Approaches to web publishing

1: Guard the future

One approach to publishing on the web: don’t lose your work to entropy; put in the work to preserve it. Take steps to ensure that whatever you make doesn’t just blink out of existence.

In 2015 I made a static site generator that is so static that the site it generates is also a printed book. I wrote up a whole rationale for this project:

“Web pages are ghosts: they’re like images projected onto a wall. They aren’t durable. If you turn off the projector (i.e. web server), the picture disappears. If you know how to run a projector, and you can keep it running all the time, you can have a web site.

“But as soon as there’s no one to babysit the projector, it eventually gets turned off, and everything you made with it goes away. If the outage is permanent, the disappearance is too. This is happening all the time, as servers fail, or companies are acquired and shut down.”

So I figured out, and implemented, a possible solution to the web’s ephemerality problem. I still like this idea. So much so that I am still tinkering with it six years later.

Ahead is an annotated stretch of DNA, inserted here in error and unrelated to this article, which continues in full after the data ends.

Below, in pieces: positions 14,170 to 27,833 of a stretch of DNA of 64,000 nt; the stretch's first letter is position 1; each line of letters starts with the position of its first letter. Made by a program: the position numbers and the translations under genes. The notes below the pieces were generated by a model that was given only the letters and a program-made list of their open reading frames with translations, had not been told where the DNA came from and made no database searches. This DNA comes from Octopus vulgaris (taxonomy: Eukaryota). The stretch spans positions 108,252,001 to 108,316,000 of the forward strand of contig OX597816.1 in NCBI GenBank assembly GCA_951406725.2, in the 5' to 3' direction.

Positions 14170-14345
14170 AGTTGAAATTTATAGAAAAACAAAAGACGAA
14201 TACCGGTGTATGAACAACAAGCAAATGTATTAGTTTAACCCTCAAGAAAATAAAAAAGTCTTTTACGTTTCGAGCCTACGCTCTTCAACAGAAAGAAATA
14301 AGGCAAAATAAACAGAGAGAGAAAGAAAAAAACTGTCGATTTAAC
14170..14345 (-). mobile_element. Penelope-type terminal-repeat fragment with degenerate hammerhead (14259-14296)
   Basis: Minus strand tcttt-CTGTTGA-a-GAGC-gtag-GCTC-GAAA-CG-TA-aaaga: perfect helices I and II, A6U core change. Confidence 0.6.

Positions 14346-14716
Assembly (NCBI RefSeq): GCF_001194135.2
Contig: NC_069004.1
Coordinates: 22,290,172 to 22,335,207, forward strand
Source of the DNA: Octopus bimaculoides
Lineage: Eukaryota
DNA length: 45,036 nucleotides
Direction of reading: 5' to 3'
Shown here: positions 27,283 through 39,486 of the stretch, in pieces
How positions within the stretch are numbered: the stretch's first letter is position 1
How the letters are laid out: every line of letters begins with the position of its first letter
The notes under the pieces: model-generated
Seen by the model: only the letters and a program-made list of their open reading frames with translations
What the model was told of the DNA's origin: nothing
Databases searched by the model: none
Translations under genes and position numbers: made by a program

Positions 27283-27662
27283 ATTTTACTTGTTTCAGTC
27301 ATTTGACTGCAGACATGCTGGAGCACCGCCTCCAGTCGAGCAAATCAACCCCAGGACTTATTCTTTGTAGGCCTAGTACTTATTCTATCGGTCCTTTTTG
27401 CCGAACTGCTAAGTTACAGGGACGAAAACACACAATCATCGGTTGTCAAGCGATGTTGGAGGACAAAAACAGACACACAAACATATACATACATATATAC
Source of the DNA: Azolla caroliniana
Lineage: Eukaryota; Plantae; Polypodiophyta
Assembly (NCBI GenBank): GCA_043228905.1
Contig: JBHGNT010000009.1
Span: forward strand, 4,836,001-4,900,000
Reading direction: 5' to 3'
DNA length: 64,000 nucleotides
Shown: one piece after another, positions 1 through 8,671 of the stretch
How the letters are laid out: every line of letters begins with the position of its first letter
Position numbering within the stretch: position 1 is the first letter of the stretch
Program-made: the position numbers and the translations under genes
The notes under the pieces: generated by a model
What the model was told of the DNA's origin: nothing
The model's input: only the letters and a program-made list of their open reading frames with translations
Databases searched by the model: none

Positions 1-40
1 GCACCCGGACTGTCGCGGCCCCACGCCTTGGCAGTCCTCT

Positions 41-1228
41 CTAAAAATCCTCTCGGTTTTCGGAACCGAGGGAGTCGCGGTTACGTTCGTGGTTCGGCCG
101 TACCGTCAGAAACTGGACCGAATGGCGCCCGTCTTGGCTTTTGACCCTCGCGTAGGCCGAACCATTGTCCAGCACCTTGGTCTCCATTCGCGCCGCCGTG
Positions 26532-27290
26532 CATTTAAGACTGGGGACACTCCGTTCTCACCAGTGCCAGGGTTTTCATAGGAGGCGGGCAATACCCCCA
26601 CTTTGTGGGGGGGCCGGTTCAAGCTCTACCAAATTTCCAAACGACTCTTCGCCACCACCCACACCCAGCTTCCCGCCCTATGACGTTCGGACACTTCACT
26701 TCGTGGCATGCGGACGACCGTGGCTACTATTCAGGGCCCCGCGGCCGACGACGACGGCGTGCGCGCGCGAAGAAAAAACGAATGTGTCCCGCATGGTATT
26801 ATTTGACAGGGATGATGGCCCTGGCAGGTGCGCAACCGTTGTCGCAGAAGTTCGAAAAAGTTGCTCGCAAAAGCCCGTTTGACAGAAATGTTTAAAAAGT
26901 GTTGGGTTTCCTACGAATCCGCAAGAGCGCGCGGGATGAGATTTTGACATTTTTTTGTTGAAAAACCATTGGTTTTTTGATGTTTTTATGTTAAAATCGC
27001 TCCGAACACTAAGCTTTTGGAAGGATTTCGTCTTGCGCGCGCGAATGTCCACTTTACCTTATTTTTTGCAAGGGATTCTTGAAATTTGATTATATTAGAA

Publishing tools that were designed with future-proofing in mind tend to be high in friction. How to recognize them: there are “build steps”.

2: Just cook

Another approach would be: Don’t fight the web’s ephemerality; focus on taking advantage of its reach. Publishing has a preservation all its own.

If you publish, you can get an audience, which means feedback. On the web, the audience can be global and the feedback can be instant. Sure, the published stuff itself doesn’t last very long, but that’s fine. Don’t fight the medium. Don’t try and preserve every meal you cook. Just keep cooking. You’re not cultivating food, you’re cultivating a skill, or an audience, or both.

How to recognize a “just cook” publishing tool: you’re typing in a browser tab and it takes only one button click for your thing to go live on the web instantly.

This is the approach I’m revisiting on this site, which is Just a Fossil repo.